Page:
In 2020, I have been on over 30 podcasts or radio/youtube shows speaking about Artificial Intelligence, Machine Learning, Social Media’s weaponization of AI, and the future of Higher Education.
I find being a podcast guest to be intellectually engaging, fun, and an excellent way to get a message out. Here are my notes on what I have learned in hopes it might be of help to you!
Motivations for podcasters vary greatly:
- Some people are producing a podcast as a way to engage their clients or potential clients.
- Some people are trying to contribute to the world or spark a conversation about an important topic.
- A surprising number of people are podcasting as a hobby so they can talk with interesting people. These sometimes make the best hosts since they have a high personal interest in learning from you.
- Many young male podcasters want to be the next Joe Rogen (which is funny since Rogen is two years older than me).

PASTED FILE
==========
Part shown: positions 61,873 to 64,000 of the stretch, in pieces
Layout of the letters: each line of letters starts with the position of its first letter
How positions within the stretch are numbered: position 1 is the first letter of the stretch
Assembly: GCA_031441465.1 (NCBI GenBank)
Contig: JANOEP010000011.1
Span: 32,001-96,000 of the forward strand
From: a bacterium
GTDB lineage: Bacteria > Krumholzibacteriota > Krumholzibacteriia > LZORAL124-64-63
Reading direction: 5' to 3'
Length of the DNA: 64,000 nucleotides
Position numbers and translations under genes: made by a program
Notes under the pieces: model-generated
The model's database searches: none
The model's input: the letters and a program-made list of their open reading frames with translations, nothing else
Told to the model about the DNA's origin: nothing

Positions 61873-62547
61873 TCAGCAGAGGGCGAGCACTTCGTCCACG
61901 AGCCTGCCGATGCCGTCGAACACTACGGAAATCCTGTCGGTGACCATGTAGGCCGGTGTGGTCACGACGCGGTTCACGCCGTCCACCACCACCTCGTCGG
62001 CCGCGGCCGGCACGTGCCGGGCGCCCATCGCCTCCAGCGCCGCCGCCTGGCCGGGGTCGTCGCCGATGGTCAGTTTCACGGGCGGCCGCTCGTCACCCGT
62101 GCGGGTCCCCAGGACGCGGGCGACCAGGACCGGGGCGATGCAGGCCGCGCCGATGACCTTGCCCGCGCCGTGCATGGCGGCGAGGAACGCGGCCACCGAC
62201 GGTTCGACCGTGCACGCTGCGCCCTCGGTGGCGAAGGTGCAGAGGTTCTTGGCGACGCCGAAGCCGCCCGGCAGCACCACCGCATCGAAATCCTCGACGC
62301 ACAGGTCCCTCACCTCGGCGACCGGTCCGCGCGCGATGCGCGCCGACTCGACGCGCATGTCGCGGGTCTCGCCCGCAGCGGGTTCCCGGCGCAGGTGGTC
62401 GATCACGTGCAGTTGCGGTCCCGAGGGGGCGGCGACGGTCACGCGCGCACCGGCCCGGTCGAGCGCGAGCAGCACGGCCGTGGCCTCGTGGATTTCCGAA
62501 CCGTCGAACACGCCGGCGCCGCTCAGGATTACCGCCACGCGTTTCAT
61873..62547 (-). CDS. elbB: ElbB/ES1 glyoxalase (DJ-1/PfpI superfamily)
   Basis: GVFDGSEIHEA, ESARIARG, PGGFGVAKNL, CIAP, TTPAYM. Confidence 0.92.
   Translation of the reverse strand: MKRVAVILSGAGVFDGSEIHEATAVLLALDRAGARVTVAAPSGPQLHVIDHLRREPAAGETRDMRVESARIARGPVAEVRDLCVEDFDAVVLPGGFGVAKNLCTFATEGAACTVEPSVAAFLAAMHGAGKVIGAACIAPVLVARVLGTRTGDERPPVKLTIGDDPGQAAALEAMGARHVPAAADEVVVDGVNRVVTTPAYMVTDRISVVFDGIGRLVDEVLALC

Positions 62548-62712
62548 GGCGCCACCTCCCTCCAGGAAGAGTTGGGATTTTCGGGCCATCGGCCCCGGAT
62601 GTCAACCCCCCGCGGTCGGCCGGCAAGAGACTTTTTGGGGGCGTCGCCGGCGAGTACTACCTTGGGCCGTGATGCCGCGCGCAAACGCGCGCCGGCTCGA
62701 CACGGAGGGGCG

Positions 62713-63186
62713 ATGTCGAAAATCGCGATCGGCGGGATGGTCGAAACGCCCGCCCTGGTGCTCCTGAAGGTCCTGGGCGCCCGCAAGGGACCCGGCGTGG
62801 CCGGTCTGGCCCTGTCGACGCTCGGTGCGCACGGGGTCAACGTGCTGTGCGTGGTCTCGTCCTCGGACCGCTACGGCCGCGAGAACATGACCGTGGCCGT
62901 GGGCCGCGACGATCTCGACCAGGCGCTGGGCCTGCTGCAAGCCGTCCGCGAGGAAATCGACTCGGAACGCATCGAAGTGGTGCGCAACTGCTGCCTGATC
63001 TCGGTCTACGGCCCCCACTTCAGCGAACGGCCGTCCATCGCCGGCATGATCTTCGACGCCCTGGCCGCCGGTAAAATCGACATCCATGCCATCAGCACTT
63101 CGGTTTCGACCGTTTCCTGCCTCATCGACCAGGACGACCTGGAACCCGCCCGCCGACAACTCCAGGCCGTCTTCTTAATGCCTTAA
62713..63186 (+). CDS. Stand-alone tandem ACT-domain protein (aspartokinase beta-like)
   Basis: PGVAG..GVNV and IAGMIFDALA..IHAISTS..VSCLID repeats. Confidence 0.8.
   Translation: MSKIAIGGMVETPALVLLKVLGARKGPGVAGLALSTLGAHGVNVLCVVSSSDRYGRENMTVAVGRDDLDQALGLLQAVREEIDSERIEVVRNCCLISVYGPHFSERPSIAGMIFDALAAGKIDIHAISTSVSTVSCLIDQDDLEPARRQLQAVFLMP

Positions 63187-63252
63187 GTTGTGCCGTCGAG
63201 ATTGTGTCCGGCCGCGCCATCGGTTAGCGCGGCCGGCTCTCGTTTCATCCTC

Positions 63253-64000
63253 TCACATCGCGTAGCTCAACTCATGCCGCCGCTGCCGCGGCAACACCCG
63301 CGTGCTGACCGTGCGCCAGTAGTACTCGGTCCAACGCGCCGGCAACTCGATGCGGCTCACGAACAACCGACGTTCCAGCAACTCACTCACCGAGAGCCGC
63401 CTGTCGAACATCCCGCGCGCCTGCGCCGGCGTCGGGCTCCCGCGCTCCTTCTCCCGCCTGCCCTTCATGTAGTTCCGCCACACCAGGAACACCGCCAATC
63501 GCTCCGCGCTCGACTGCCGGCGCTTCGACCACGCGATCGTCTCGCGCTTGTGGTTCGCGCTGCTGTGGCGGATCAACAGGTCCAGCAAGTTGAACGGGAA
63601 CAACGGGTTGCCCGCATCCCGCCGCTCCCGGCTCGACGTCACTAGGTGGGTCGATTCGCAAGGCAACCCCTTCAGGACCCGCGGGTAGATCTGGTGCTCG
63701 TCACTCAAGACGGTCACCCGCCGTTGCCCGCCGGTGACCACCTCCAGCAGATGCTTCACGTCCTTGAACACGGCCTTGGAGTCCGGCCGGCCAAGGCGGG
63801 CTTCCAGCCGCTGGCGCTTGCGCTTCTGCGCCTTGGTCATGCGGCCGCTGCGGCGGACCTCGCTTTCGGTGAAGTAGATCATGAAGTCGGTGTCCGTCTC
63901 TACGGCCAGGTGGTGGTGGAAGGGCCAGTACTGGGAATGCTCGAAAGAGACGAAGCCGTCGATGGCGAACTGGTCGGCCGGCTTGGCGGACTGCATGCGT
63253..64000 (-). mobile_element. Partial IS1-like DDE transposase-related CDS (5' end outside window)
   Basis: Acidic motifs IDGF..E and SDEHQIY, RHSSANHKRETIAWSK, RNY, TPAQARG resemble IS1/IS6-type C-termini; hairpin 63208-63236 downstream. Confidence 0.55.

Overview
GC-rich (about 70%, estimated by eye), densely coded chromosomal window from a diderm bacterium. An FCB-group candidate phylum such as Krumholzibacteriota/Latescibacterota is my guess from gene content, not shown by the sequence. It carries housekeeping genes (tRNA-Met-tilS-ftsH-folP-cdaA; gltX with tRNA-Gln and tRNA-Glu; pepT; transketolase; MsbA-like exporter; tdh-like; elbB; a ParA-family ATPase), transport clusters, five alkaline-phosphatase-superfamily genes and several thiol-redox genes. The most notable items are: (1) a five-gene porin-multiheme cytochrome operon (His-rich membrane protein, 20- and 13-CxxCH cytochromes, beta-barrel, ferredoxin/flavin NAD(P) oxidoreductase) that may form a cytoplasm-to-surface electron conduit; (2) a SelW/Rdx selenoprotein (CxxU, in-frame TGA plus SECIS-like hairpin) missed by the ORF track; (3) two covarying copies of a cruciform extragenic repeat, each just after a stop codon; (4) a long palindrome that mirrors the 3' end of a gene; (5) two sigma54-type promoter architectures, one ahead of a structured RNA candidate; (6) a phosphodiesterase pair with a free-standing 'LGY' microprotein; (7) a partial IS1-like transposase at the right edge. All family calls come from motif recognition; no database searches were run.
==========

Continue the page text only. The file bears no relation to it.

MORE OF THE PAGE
Not all podcast recordings get published.
- Only about 60% of the podcasts I have recorded have been published.
- Why? I suspect that after the recording, some podcasters thought I was not a good fit for their audience but were too nice to say so directly.
- However, many others are just starting their podcast ventures and discover that producing a podcast is a lot of work, and so they just abandoned the effort before getting around to publishing my episode.
It is best if you are ready to guide the conversation.
- Most podcasters do homework about you and your areas of expertise and will at least have a few starter questions to get the conversation going.
- However, a few podcasters (especially new ones) will not prepare well, and do you almost have to be ready to interview them or yourself: “So Joe, I bet you are wondering how….”
Getting rid of filler words is a must.
- When I first talked with Mark Struczewski (aka Mr. Productivity) about appearing on his podcast, Mark was very clear that if I had the same number of “umms, ahhs,” when we recorded his podcast, he would not…